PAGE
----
In California, the trucking industry has been mired in a regulatory cyclone with emission control requirements for their engines, efficiency upgrades for their trailers, stricter engine standards for their refer units, requirements for forklifts, as well as off-road yard hostlers, underground or above ground storage tanks and even portable and stationary generators.

The costs of upgrading for these rules have been bore by the industry alone.
Complicating this matter is the fact that customers are reluctant to pay a higher rate to one carrier for a California move when another down the street (or out of state) can do the same haul for cheaper. Since they do not face the same costs, either because of size,  scope or their “inability” to meet imposed in-use emissions standards,  a lower freight rate can be charged.  Nevertheless, these cost discrepancies not only stem from ability between fleets to meet air quality rules, but also from the general business climate in California (which in and of itself is a whole other topic).  

For national fleets operating outside of the Golden State, and other out of state fleets who vow to “never, ever, ever, over my dead body” enter California again, the only emission control technology they are subject to is the kind that comes from the factory in the form of a new truck engine.
Outside a select number of ports, the US trucking fleet does not have California-like turnover or control standards requiring cleaner in-use operation. While some states such as Oregon examine potential rules, California remains the only state with emissions standards for in-use HD vehicles.  

For California, this is not the first time at the dance. The in-use California only truck standards were preceded by separate California only diesel fuel standards as well as stricter control levels for new engines sold only in California and other opt-in states.

While California still maintains the designation as a “fuel island” because of CARB Diesel #2, the California only engine controls eventually spread to the entire country via Federal decree after everyone from the Engine Manufacturers to EPA to CARB were done suing each other, well sorta.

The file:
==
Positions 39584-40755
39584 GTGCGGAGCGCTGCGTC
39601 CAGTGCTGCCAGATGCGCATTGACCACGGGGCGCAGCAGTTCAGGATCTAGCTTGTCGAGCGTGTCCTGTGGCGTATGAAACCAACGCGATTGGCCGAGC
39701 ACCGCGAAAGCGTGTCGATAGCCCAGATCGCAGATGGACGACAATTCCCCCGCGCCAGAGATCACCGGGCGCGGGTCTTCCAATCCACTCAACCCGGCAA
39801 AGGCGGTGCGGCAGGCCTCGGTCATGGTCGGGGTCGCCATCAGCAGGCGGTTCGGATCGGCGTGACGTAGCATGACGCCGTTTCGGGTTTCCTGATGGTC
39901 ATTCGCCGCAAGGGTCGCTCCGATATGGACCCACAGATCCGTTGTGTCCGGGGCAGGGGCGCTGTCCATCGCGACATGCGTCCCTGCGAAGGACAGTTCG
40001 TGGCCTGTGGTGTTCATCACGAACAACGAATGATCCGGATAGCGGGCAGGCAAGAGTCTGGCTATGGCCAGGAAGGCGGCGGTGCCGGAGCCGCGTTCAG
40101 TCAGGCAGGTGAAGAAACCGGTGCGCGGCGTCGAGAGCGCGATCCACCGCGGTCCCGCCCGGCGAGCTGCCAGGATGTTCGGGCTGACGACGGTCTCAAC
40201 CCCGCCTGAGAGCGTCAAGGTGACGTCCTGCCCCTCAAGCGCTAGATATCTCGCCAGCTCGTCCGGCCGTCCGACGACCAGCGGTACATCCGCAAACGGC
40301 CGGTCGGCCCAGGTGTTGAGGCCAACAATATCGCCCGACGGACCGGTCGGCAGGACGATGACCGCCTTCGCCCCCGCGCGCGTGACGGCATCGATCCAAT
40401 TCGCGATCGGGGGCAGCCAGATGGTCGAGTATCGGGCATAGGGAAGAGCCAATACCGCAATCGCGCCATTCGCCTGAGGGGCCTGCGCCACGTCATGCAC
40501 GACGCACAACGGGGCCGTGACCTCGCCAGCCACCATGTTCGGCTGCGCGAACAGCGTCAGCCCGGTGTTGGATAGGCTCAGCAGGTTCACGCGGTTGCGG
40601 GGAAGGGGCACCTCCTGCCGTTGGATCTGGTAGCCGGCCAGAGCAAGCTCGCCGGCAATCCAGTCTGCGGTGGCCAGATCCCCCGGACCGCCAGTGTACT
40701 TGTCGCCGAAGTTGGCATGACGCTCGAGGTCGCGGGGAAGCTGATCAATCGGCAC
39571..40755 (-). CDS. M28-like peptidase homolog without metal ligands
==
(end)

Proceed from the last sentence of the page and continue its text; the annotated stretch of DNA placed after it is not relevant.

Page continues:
Suffice it to say and putting it mildly, over the years California has helped drive Federal engine standards. The resulting engine standards for 2007 and 2010 model year were primarily geared towards criteria pollutants such as Particulate Matter (PM) and Oxides of Nitrogen (NOx). Lately, the Feds have started to move beyond criteria control towards efficiency upgrades for GHG reductions.

The Phase 1, GHG/Carbon Dioxide (CO2) thresholds for 2014 through 2018 engine model year standards required up to a 20% efficiency improvement for combination vehicles. The next phase, Phase 2, includes an additional 20% efficiency improvement through 2027. That equals a 40% increase in fuel efficiency over 2010 standards.

This type of mandate typically results in millions of dollars in R&D leading to sophisticated technology adoption, all resulting in higher costs to the end user with the usual promises of future savings.
The industry will always look towards any cost savings that helps maintain competitive rates while lowering the cost of doing business. But in an industry weary of promises for newer, cleaner, technology that will pay for itself in no time at all, full end user buy-in requires more than just lip service.